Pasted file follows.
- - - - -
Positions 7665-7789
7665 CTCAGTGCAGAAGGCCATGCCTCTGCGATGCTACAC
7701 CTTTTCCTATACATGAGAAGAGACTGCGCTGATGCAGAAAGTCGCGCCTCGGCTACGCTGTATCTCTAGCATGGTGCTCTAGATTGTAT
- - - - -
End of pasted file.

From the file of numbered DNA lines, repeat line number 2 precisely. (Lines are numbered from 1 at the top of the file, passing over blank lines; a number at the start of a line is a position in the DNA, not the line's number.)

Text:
7665 CTCAGTGCAGAAGGCCATGCCTCTGCGATGCTACAC